Don't call it official yet, but many pastors may have one less thing on their plate in the coming years: officiating funerals. In the last decade, the American public has increasingly opted for funerals and memorial services that aren't led by ministers. According to William McQueen, president of the Cremation Association of North America, there's been a growing demand for secular "celebrants" who can deliver eulogies just as a pastor would—but without the religious or church rituals.
"What we've found in the past decade is that when you ask people whether they want a minister, people say, 'Not interested,'" McQueen says. "Today, of all the ceremonies we deal with, I'd say 50 percent are religious or clergy-led, 20 percent celebrant-led and 30 percent are having no ceremony or one led by family."
A 2008 survey of more than 6,000 people found that only one in four adults expects to have a religious service when they die. And with more than half of all Americans saying they don't belong to a church, many funeral directors believe Americans no longer see a value in religious funerals.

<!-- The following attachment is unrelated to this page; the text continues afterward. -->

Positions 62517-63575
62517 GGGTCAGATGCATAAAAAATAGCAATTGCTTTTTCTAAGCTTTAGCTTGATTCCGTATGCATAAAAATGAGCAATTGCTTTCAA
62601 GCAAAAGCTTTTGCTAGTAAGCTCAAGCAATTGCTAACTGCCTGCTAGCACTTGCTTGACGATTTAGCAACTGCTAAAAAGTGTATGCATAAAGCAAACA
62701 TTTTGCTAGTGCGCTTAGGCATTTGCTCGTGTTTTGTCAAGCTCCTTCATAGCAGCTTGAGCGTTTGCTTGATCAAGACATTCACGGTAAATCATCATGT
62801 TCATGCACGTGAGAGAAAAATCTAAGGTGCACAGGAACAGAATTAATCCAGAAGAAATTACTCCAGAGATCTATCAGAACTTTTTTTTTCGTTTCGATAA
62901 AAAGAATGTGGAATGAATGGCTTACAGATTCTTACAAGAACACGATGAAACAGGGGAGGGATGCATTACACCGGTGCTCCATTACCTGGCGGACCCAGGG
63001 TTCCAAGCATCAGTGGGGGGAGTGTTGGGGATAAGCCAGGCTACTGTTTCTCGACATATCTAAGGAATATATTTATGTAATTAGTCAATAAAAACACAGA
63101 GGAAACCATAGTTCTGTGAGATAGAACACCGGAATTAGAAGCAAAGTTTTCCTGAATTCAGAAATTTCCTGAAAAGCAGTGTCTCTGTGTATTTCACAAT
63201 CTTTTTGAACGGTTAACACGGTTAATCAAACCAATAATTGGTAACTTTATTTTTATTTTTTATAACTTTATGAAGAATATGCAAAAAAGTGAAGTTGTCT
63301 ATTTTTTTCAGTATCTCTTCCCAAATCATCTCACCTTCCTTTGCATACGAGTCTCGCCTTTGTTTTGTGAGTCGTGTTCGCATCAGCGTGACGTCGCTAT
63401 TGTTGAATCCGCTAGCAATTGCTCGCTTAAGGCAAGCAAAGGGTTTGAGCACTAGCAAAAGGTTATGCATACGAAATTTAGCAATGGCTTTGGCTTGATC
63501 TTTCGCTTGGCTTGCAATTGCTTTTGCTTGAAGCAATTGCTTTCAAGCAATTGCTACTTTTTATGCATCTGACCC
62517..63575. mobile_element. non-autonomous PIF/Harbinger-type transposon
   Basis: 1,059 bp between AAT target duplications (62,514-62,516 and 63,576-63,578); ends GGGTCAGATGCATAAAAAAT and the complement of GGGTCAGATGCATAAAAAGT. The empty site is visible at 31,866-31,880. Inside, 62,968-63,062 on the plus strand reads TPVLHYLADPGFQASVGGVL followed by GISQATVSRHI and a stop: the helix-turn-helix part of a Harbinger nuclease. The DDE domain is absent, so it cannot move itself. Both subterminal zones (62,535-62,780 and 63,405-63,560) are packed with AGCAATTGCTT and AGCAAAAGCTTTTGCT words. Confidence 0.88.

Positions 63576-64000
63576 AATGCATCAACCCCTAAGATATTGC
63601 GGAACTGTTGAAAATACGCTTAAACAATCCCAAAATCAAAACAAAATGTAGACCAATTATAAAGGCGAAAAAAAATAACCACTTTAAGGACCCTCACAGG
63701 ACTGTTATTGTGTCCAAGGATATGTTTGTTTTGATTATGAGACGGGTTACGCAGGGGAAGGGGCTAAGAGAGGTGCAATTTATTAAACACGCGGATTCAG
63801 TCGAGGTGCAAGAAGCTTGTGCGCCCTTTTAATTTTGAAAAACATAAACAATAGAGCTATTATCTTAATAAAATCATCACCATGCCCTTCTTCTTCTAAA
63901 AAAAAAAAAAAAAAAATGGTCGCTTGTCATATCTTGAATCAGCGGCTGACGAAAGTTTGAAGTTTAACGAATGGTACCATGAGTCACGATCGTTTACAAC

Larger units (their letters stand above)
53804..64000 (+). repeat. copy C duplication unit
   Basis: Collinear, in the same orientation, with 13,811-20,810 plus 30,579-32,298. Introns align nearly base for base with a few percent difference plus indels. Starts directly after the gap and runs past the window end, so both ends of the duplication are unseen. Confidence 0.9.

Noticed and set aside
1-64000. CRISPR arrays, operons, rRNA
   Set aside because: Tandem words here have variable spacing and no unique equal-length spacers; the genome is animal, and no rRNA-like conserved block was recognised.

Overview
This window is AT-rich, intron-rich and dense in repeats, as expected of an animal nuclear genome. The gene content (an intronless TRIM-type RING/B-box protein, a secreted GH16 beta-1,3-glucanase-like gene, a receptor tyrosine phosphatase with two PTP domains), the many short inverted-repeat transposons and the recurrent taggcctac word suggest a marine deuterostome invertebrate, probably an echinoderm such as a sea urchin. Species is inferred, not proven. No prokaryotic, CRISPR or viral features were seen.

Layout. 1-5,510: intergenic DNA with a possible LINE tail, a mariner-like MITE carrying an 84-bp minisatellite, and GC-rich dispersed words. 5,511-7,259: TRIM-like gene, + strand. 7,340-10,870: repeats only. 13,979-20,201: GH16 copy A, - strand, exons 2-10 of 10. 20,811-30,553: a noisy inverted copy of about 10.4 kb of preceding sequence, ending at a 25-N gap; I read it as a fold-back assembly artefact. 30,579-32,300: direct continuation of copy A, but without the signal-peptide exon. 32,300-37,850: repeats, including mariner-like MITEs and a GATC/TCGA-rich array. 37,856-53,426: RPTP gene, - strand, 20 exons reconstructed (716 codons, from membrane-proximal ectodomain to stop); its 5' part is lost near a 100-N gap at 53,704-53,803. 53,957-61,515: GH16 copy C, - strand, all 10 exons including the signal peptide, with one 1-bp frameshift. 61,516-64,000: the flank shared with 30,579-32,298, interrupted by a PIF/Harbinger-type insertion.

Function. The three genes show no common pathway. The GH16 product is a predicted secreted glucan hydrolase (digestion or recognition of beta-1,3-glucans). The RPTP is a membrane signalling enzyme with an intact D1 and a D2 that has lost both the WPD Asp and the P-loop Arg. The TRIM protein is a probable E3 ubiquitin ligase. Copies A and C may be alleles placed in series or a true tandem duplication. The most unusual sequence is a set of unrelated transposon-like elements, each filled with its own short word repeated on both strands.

These people " don't see the need to be ushered into another world. There's no 'personal God' they expect to meet," says Ariela Keysar, who co-authored the 2008 survey at Trinity College's Institute for the Study of Secularism in Society and Culture in Hartford, Conn. "It's revelatory about where current social attitudes are heading."
What's interesting to note, however, is that even among those not wanting a church- or pastor-influenced service, there is still a desire for spiritual elements such as scripture passages or prayers. "Quite a few of the people say they're 'spiritual but not religious' or just not involved with a church anymore," says Eldon "Bud" Strawn, a celebrant on call for a St. Petersburg, Fla., funeral center. "Quite a few of the Catholics say they don't want to deal with a priest because they think they'll be scolded or guilt-tripped." [usatoday.com, 8/20/09]
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